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More at Stake Than a Name

June 27, 2003

Today's vote on renaming Los Angeles' Crenshaw Boulevard for Tom Bradley is not a test of loyalty to the late mayor, as City Council members Nate Holden and Bernard C. Parks have tried to portray it. But it is a test of allegiance. Will the other council members base their decisions on what the people who live and work along the boulevard want or on the payback and favors they owe each other?

Holden's attempt to ram this through during his last week in office is in keeping with his well-known contrarian streak in more ways than one, as anyone who recalls his testy history with Bradley knows. But Holden, as of today, is City Council history. Council members typically follow the lead of the colleague who represents the district most affected, in this case Parks. And Parks supports Holden, who was one of three council members to fight against his dismissal as Los Angeles police chief last year.

In a brief and belated public hearing Wednesday, Parks chided opponents for worrying about the costs of the street name change and told them to go "read a book" to become informed about Bradley's legacy. In other words, his own constituents who are fighting the change -- the people who voted overwhelmingly to put in him office in March -- are now too clueless to recognize that he knows best. As the former chief should know by now, that's no way to win friends and influence people. Popular ideas can't always rule; sometimes politicians have to make tough and unpopular decisions for the greater good. But the reason shouldn't be to meet the agenda of one council member who is out the door today and another who owes him payback.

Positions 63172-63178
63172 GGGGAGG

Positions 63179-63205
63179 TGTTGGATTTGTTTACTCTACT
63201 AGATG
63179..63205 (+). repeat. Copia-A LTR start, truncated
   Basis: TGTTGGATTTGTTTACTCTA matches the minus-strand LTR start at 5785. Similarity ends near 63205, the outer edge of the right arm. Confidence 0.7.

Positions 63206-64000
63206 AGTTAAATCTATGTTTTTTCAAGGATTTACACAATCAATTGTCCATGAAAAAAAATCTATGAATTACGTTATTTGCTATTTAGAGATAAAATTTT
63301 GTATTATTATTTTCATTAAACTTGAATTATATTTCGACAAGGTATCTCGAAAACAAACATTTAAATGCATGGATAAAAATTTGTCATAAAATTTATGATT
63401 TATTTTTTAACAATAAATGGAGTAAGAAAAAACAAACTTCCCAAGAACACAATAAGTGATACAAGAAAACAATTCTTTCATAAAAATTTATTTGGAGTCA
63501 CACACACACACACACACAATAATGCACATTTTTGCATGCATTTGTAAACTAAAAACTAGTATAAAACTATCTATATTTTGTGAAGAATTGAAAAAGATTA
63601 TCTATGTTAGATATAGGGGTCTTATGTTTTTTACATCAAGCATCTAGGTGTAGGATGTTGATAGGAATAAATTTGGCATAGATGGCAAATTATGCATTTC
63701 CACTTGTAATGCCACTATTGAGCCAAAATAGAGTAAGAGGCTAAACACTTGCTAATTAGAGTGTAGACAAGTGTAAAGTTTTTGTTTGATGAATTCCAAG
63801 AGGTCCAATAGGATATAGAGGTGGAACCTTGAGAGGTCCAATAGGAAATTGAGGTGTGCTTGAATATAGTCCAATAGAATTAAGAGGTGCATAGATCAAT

One opponent asked in frustration why -- given the scourge of drugs and gangs in the district -- was the council wasting time debating the wisdom of renaming a street? That's an excellent question. Here's another: What message does the City Council want to send to neighborhood councils throughout the city?

People who live and work along the boulevard complained Wednesday that the proposed change came not from neighborhood councils or town hall meetings but from Holden. The Crenshaw neighborhood councils opposed cutting the process short, saying it violated the spirit of the charter reforms that supposedly gave neighborhoods more of a voice at City Hall.

That makes this issue bigger than Crenshaw. A vote to support this last-minute name change wouldn't elevate the memory of Tom Bradley; it would only demonstrate an utter disregard for the Crenshaw neighborhood councils -- and by extension, every neighborhood council in Los Angeles.

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